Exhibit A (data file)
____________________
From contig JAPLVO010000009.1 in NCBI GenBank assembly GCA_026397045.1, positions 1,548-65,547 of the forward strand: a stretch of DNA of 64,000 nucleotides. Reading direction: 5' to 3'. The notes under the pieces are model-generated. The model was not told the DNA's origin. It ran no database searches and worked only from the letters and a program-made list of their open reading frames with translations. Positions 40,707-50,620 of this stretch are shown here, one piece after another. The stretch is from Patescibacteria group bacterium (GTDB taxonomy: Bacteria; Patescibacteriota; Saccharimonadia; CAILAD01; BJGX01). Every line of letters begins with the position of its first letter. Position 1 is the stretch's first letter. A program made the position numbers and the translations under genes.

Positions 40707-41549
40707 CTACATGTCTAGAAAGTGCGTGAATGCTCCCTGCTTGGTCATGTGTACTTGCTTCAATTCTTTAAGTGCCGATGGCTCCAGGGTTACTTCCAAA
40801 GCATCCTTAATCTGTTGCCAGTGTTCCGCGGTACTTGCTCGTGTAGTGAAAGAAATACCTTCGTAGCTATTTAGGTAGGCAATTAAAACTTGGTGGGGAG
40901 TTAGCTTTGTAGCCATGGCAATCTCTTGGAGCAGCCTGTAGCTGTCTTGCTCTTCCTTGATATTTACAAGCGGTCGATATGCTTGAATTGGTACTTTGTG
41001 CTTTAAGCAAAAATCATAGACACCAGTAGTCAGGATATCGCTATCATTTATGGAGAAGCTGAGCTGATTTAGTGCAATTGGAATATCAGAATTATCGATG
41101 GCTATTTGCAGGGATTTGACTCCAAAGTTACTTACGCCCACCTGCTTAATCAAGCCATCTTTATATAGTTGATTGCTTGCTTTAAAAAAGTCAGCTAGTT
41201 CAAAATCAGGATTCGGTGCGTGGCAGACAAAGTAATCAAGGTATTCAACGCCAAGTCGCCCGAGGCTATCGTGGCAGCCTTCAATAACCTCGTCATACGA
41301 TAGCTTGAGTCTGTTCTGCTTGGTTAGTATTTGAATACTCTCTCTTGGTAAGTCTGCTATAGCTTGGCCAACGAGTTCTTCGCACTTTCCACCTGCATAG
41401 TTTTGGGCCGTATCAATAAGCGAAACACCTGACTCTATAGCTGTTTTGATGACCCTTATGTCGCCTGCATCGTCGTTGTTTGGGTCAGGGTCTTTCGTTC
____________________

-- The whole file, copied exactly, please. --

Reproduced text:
From contig JAPLVO010000009.1 in NCBI GenBank assembly GCA_026397045.1, positions 1,548-65,547 of the forward strand: a stretch of DNA of 64,000 nucleotides. Reading direction: 5' to 3'. The notes under the pieces are model-generated. The model was not told the DNA's origin. It ran no database searches and worked only from the letters and a program-made list of their open reading frames with translations. Positions 40,707-50,620 of this stretch are shown here, one piece after another. The stretch is from Patescibacteria group bacterium (GTDB taxonomy: Bacteria; Patescibacteriota; Saccharimonadia; CAILAD01; BJGX01). Every line of letters begins with the position of its first letter. Position 1 is the stretch's first letter. A program made the position numbers and the translations under genes.

Positions 40707-41549
40707 CTACATGTCTAGAAAGTGCGTGAATGCTCCCTGCTTGGTCATGTGTACTTGCTTCAATTCTTTAAGTGCCGATGGCTCCAGGGTTACTTCCAAA
40801 GCATCCTTAATCTGTTGCCAGTGTTCCGCGGTACTTGCTCGTGTAGTGAAAGAAATACCTTCGTAGCTATTTAGGTAGGCAATTAAAACTTGGTGGGGAG
40901 TTAGCTTTGTAGCCATGGCAATCTCTTGGAGCAGCCTGTAGCTGTCTTGCTCTTCCTTGATATTTACAAGCGGTCGATATGCTTGAATTGGTACTTTGTG
41001 CTTTAAGCAAAAATCATAGACACCAGTAGTCAGGATATCGCTATCATTTATGGAGAAGCTGAGCTGATTTAGTGCAATTGGAATATCAGAATTATCGATG
41101 GCTATTTGCAGGGATTTGACTCCAAAGTTACTTACGCCCACCTGCTTAATCAAGCCATCTTTATATAGTTGATTGCTTGCTTTAAAAAAGTCAGCTAGTT
41201 CAAAATCAGGATTCGGTGCGTGGCAGACAAAGTAATCAAGGTATTCAACGCCAAGTCGCCCGAGGCTATCGTGGCAGCCTTCAATAACCTCGTCATACGA
41301 TAGCTTGAGTCTGTTCTGCTTGGTTAGTATTTGAATACTCTCTCTTGGTAAGTCTGCTATAGCTTGGCCAACGAGTTCTTCGCACTTTCCACCTGCATAG
41401 TTTTGGGCCGTATCAATAAGCGAAACACCTGACTCTATAGCTGTTTTGATGACCCTTATGTCGCCTGCATCGTCGTTGTTTGGGTCAGGGTCTTTCGTTC